More Macros!

 

The bank holiday weekend at my parents’ house got me back in the swing of proper macro photograph.  It’s interesting how it takes a while to properly fall back into a particular shooting style, especially one that requires quite a lot of technical adjustments such as macro.  Below I’ll post a few of the shots from the visit, to walk through some of the shots I took and the decisions I made (or didn’t make) that make these shots from average to (for me) very good.

 

All the following shots, with the exception of the Ceropegia (60f2.8 micro) were taken with the trusty 200f4 micro with polarizer on D800E.

 

Success or failure here can be boiled down to a small number of variables, I think:

 

Lighting/exposure/white balance; composition (though flexibility of cropping with D800E helps a lot); subject; background; choice of technique (i.e. lens choice; depth of field and whether to stack or not, and how much)

 

My first subjects were the flowers of Mamillaria longiflora subsp. stampferi

 

My previous experiences have told me that smaller pink/magenta cactus flowers like these are much more tricky to photograph well than one might initially think, for two reasons: white balance and composition.  For small pot-plants, getting the right angle for a clean shot is quite difficult; getting the white-balance right to accurately render the colour of the flowers and not blow the red and blue channels is also very tricky; I’m clear that I still haven’t quite mastered this.  My own tendency is to underexpose for fear of blowing the colours, and I still spend some time playing around with the white balance despite remembering to take a neutral grey reading.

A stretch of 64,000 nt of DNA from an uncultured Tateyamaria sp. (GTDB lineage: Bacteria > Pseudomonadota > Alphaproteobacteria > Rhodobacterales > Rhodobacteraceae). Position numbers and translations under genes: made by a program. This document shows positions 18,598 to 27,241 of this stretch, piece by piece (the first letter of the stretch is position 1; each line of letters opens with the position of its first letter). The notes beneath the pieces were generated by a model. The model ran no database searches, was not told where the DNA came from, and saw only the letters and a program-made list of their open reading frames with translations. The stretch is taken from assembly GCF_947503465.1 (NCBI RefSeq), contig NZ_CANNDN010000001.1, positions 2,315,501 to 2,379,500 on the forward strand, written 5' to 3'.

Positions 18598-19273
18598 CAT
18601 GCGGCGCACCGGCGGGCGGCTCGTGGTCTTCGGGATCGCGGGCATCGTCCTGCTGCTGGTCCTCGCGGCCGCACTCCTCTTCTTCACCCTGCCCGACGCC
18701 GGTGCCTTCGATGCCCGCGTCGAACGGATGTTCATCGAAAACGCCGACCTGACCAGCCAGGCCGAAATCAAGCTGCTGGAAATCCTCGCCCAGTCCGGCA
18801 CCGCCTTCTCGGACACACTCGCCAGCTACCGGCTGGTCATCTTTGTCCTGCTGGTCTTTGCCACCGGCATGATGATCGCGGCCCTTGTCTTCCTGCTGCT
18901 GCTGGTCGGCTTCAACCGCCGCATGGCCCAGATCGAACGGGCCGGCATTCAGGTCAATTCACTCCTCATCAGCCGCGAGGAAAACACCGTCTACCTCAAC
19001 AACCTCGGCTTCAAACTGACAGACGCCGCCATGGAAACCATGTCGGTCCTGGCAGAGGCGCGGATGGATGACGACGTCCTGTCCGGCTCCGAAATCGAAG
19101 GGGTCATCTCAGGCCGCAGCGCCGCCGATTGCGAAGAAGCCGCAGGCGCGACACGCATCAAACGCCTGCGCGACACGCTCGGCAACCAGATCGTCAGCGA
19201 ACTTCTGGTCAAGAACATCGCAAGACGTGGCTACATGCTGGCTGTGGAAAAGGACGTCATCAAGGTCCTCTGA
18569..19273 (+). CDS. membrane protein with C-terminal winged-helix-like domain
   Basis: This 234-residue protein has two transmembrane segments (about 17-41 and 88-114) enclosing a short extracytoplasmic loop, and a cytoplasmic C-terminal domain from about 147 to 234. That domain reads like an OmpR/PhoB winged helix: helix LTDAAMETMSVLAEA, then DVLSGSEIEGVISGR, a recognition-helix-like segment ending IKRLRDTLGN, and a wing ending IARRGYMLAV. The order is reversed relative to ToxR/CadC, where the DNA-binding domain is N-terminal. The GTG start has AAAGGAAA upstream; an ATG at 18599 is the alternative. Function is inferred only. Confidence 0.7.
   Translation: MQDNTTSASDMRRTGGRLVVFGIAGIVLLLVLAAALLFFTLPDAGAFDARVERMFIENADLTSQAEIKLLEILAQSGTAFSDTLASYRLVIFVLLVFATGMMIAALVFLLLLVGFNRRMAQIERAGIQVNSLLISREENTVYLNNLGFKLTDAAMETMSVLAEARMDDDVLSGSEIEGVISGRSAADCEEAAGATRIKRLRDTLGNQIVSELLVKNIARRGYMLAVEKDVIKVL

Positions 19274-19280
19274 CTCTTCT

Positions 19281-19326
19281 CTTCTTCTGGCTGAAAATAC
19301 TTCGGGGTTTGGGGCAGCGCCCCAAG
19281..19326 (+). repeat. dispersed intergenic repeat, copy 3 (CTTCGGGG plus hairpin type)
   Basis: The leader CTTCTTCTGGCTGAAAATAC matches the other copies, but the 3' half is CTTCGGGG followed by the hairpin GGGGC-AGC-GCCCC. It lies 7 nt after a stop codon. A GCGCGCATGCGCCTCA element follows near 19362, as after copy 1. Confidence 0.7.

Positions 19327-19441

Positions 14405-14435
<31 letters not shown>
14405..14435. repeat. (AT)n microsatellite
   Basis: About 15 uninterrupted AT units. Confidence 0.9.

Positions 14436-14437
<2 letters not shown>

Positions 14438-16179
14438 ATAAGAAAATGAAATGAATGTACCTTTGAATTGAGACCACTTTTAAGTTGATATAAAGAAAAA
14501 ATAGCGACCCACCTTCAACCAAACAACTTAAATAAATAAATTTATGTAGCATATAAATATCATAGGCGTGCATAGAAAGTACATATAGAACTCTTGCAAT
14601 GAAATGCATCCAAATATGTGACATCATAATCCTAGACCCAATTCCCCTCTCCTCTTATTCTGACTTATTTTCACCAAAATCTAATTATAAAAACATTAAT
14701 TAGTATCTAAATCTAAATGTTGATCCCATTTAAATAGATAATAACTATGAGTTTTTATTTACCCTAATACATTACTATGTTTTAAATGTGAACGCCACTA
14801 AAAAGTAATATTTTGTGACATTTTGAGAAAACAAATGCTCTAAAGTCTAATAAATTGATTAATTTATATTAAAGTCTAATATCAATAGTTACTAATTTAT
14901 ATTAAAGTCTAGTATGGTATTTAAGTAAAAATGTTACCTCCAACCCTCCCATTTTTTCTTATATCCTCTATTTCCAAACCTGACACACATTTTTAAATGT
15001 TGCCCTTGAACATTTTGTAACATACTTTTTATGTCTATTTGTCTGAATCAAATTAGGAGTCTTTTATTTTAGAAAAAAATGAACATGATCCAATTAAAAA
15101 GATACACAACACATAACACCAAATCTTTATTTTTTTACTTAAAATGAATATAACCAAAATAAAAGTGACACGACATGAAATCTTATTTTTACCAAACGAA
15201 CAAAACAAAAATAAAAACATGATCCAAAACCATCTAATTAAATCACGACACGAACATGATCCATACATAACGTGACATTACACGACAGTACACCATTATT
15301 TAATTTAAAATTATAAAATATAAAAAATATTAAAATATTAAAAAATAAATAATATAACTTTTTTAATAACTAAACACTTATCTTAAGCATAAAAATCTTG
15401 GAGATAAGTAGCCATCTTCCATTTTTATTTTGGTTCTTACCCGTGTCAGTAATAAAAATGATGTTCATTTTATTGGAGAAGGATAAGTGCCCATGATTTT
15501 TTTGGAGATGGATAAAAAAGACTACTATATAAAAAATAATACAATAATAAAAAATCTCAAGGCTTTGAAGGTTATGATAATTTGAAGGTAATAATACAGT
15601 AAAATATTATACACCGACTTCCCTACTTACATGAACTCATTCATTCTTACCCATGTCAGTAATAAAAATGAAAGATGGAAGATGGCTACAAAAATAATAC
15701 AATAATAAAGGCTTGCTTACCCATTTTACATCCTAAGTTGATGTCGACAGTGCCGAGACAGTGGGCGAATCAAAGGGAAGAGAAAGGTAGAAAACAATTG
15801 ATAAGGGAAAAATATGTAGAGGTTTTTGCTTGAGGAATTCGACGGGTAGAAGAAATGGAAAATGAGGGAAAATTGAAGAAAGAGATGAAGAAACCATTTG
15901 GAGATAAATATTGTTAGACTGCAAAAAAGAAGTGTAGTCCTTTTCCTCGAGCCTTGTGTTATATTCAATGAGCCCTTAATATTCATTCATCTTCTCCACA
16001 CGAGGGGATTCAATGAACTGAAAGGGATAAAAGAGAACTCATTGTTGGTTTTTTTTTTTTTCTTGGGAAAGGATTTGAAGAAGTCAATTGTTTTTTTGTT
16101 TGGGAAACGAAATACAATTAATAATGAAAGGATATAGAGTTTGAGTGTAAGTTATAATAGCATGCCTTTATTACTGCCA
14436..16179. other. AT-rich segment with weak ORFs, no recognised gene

Here are a couple of my takes on the same subject: both stacked, but rather differently.

 

MammillariaLongifloraStack52crop11200

 

ISO 100 1/6 f/11

Stack of 5 frames

 

 

MamLongStack1031024

 

ISO 100 1/5 f/11

Stack of 10 frames

 

Another subject I chose were Echeveria flowers.  The subtle colours and interesting waxiness always tends to produce interesting photographs.  In the shots that follow you can see that I experimented with different reflectors as well as water droplets (teaspoon pouring water overhead into cup beneath).

 

All are the same subject, Echeveria purpusorum

 

EcheveriaPurpurosumSR1024

 

Silver reflector

ISO 100 1/13 f/7.1

 

 

EcheveriaPurpusorumFlowerDetailGoldR1FSCrop1024

 

Gold reflector

ISO 100 1/5 f/11

 

 

EcheveriaPurpusorumFlowerDetailGoldRStack61024crop

 

Gold reflector

ISO 100 1/4 f/13

 

There were also some nice Ceropegia haygarthii flowers in bud; these are again quite tricky and require stacking for good detail throughout.  Here the background could have been better, but I’m quite pleased with the subject.

 

 

CeropegiaHaygarthiiBudStack24crop1024

 

ISO 100 1/13 f/7.1

Stack of 24 frames

 

Finally, my best shot of the weekend – one where subject, background, lighting and technique all lined up in tandem

 

Graptopetalum pentandrum superbum Flower

 

GraptopetalumPentandrumSuperbumFlowerStack5crophorizontal1024H

 

ISO 100 1/6 f/11

Stack of 5 frames

 

Thanks for looking!!

 

 

 

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